Ten Notes to Know: The Open, Round One
1. J.B. Holmes tied the lowest round of his major championship career, opening at Royal Portrush with 66. Holmes leads following a major championship round for just the second time in his career – the other instance came at the 2008 PGA, when he led after 36 holes by one stroke.
2. Significance of day one: each of the last 20 Open Champions were at or within five strokes of the lead after the first round. Eleven of the previous 20 winners were inside the top-ten after the opening round.
3. Brooks Koepka continues his incredible major championship performance, firing an opening round 68. Since the beginning of 2017, Koepka is a combined 67-under-par in the majors. That is 37 shots better than any other player during that span – Rickie Fowler is second, at 30-under-par.
4. Koepka has now been in sixth place or better following 15 of the last 17 major championship rounds played. That is by far the most of any player in that span – the next two names on that list are Dustin Johnson with eight rounds, and Gary Woodland with seven.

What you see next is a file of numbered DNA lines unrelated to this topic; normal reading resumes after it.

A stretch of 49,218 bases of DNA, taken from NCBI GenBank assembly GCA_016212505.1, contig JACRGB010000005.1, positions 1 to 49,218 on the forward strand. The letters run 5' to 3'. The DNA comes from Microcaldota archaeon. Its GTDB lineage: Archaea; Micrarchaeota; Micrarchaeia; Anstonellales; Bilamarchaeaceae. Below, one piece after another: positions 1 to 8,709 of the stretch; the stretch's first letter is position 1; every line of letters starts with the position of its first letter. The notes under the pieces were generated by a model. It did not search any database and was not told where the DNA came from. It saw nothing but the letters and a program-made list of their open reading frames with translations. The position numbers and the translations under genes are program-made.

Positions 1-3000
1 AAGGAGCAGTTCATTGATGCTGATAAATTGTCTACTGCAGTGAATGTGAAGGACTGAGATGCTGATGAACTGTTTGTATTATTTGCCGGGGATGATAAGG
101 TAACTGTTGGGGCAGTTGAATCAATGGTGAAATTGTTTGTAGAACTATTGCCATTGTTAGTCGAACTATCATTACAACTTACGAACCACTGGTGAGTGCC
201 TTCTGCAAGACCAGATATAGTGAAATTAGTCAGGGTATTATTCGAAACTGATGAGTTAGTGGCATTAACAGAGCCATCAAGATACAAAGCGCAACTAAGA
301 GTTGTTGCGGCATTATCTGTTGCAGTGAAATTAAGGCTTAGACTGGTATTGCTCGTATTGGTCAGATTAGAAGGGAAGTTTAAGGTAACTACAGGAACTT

5. Tommy Fleetwood shot a bogey-free 68 to begin his Open Championship – his third career bogey-free round in a major. Fleetwood began his career a combined 14-over-par in his first three Open starts. Since then, he’s a combined 5-under. This was Tommy’s ninth straight worldwide round of 70 or lower.
6. Sergio Garcia shot 68, the seventh time in his career he has started an Open with a round in the 60s. Fellow Spaniard Jon Rahm also shot 68 in his first round. Sunday will be the 40-year anniversary, to the day, of Seve Ballesteros‘ first Open Championship victory at Royal Lytham.
7. It was an extremely disappointing day for Rory McIlroy, who shot an 8-over-par round of 79. Rory made a quadruple-bogey on his opening hole, and a triple-bogey on his last hole – the first time in his major championship career he has made multiple scores of triple-bogey or worse in a round.
8. Tiger Woods shot a disastrous 7-over-par 78, tying his second-worst career round in an Open Championship. For Woods, only his third round in 2002 – an 81 in brutal weather conditions – has ever seen him post a worse score in The Open.
9. Ryan Fox made history on Thursday, recording the lowest back nine score in the history of The Open. Fox carded a 29, making a remarkable six birdies coming in.
10. Looking to the second round: 88 percent of Open Champions the last 50 years have been in the top-10 after 36 holes.
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